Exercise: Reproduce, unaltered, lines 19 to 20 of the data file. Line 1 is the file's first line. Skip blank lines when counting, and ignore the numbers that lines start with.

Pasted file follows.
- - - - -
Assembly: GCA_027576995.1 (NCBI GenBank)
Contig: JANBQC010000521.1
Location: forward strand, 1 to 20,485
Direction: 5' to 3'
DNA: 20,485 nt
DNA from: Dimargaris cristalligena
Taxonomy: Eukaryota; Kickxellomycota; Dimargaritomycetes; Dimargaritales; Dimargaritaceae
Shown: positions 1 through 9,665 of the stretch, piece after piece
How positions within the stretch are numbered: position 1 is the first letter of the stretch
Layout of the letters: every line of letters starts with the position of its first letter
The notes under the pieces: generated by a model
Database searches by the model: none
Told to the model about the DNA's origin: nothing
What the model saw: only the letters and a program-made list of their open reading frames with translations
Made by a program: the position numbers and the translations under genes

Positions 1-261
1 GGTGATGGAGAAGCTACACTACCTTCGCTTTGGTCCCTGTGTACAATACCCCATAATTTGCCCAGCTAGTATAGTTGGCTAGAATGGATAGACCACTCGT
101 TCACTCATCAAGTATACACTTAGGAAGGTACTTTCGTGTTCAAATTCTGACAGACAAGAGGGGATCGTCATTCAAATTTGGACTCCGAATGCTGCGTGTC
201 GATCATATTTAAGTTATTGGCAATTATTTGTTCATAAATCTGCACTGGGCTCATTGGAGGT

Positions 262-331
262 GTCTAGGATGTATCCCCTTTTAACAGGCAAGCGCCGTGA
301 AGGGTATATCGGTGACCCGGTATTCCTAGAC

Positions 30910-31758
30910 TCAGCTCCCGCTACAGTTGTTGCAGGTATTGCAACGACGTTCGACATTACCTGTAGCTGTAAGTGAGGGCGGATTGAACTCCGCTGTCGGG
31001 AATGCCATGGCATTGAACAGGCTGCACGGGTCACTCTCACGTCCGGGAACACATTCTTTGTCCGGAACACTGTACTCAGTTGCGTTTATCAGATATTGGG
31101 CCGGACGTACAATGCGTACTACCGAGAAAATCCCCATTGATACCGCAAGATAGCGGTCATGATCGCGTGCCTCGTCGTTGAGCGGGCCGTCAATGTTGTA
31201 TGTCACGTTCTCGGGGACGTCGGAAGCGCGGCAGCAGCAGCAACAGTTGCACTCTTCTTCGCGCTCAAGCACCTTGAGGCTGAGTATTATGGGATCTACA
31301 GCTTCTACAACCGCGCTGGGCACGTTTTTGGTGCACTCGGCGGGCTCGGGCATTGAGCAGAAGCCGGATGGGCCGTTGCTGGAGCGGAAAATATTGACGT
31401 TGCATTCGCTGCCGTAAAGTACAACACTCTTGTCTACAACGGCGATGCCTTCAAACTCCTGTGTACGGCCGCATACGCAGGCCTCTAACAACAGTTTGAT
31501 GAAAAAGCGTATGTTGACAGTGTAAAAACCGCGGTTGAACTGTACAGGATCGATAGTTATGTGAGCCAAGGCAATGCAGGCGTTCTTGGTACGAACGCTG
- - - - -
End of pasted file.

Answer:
201 GATCATATTTAAGTTATTGGCAATTATTTGTTCATAAATCTGCACTGGGCTCATTGGAGGT

Positions 262-331